• Binti by Nnedi Okorafor. This is a sci-fi/fantasy. I’m still confused sometimes by these two genre: which is which? Can they be combined?  Binti was a novella. Other readers have really enjoyed this; I was confused by what was happening.
  • The Artist’s Journey by Steven Pressfield. Another volume taunting me on my Unread Shelf.  I enjoyed Pressfield’s Do the Work and The War of Art more.
  • Professional Troublemaker: The Fear Fighter Manual by Luvvie Ajayi Jones. This is one of those self-help books that I was referring to earlier.  A different take on something that I’ve read a lot about. Jones has a different style and vibe which I am sure will appeal to some. I am sure that this will be helpful to a lot of people. Thanks to Penguin Life and Netgalley for the advanced copy even though I read it after it was released. Oh well!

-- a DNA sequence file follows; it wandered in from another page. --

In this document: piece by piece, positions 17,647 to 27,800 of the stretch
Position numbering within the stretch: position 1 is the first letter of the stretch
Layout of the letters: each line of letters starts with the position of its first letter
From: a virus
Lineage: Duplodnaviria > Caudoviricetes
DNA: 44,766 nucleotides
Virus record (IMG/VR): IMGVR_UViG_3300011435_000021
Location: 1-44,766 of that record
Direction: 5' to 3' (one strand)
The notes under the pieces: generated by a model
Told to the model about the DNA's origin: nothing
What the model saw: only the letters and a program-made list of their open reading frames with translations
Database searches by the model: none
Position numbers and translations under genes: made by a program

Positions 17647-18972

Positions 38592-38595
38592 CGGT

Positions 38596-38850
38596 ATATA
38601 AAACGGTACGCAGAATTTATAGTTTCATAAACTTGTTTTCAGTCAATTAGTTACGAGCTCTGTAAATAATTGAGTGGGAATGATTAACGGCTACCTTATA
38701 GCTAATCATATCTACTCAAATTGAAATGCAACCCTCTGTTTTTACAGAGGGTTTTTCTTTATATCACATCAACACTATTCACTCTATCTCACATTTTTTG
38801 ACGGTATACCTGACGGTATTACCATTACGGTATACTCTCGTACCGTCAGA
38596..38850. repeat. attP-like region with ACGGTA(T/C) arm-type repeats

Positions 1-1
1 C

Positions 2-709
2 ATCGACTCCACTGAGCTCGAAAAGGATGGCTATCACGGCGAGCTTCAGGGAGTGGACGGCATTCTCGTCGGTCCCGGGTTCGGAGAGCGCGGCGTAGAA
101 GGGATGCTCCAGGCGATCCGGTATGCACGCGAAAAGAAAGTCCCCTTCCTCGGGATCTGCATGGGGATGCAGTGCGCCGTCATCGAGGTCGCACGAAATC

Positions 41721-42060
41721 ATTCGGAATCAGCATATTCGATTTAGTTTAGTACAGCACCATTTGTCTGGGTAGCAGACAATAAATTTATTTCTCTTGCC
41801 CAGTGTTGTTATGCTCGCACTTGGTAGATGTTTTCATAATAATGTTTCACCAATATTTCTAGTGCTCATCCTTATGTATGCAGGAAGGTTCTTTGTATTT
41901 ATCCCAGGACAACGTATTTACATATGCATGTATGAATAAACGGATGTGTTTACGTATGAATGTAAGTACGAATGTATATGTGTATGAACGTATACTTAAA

• Running Down a Dream: Your Road Map to Winning Creative Battles by Tim Grahl. Another one of those self-helps.  Not sure what this is saying about me. LOL.
  • The Lost Apothecary by Sarah Penner. This was my Book of the Month selection for March.  I got it because it seemed to have everything I like in a novel: two storylines (one historical; one contemporary) that come together. It was a book about a want-to-be academic/researcher.  It was about a woman coming into her own.  I wasn’t interested in the contemporary storyline; I didn’t care what happened.  It probably was my mood, not the author’s skill.
  • A Closed and Common Orbit by Becky Chambers. This is the second book in The Wayfarers’ Series. I’m really enjoying this series.
  • Intimations: Six Essays by Zadie Smith. Don’t normally read essays but these were written during the early months of quarantine.  Wasn’t what I was expecting.
  • The Echo Wife by Sarah Gailey. Another volume that was taunting me from my Unread Shelf.  It was weird.  I think it’s going to be a movie; I will watch it and will probably enjoy it more than the book.